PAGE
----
Tsunoda: Kinect encourages 'method acting' game design
2nd Aug 2011 | 10:01
Microsoft talks game changing
Microsoft's creative director Kudo Tsunoda thinks that Kinect encourages games developers to 'method act' their ideas more so than ever before.
Speaking to Edge, Tsunoda explained that Microsoft is still on track to achieve his team's original goal of making interactive entertainment more accessible to people and making it a more social experience.
"Out of all the Xbox/Kinect bundles that've been sold since launch, the majority have been bought by people who are making their first Xbox purchase. So we've really been happy that the stuff we've been doing has been resonating with customers," said the Kinect boss.
Tsunoda continued: "And it's been an interesting journey overall – how we have to redefine our design process in making this kind of entertainment.
"I think just as game designers we've been so focused so long on doing things a certain way: sitting in a conference room trying to come up with great ideas to put into games and really creating things in our heads as far as what are going to be the types of experiences that we as gamers like to build and play.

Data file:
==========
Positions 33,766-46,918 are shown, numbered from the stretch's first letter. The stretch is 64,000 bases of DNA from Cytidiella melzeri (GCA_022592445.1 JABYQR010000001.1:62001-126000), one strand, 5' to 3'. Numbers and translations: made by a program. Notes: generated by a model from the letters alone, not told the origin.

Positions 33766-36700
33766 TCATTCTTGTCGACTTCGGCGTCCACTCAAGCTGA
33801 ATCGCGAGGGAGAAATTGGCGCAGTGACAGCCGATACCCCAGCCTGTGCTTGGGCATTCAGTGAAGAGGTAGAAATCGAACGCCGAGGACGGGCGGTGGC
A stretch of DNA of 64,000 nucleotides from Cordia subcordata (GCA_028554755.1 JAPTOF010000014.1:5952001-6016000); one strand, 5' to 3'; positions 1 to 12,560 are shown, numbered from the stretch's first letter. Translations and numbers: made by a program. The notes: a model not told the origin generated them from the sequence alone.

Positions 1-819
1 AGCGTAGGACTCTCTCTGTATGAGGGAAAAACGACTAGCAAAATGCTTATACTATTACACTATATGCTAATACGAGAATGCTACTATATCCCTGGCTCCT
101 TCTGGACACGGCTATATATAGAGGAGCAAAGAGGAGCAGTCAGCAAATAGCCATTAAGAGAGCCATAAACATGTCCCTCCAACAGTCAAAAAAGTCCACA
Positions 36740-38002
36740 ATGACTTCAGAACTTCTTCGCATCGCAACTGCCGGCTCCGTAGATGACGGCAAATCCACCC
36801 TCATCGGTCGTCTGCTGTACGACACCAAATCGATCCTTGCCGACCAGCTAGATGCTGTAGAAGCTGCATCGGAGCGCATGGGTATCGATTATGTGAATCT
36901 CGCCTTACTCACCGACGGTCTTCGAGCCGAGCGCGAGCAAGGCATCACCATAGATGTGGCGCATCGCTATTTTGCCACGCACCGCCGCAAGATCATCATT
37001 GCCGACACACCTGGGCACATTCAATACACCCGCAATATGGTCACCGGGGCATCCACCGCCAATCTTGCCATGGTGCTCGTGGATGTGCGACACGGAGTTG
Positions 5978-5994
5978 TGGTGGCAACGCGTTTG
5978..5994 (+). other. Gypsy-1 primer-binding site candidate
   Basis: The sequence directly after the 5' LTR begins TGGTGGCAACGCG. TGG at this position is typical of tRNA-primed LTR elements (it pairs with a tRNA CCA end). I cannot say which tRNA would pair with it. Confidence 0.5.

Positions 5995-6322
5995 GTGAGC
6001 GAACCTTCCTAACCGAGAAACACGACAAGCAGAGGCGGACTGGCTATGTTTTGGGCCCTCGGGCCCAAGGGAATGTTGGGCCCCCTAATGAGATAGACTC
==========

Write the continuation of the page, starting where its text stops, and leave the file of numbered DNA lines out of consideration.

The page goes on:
"Learning how to re-orient our creative process around not so much just coming up with great ideas out of our heads for games but really trying to do more of this method acting version of game design where you can really focus on immersing yourself in the types of experiences that people want and the type of experiences that you're building. Really doing the research and doing the creative exercises that give you good ways of implementing products that are different than you've done before."
Controller design niggles
In terms of what doesn't work so well with Kinect, the Xbox man also revealed that: "What we've found probably isn't natural is when you give people a long, learned list of gestures to make which trigger specific actions, where you need to do this one specific thing with your body that the game tells you to do, that designers have said, 'Hey you have to do this one specific thing and you have to do a bunch of those in sequence.'
"That kind of stuff is taking 'what you do with the controller' game design and putting it into Kinect, and it just doesn't feel as natural or approachable as the other two ways."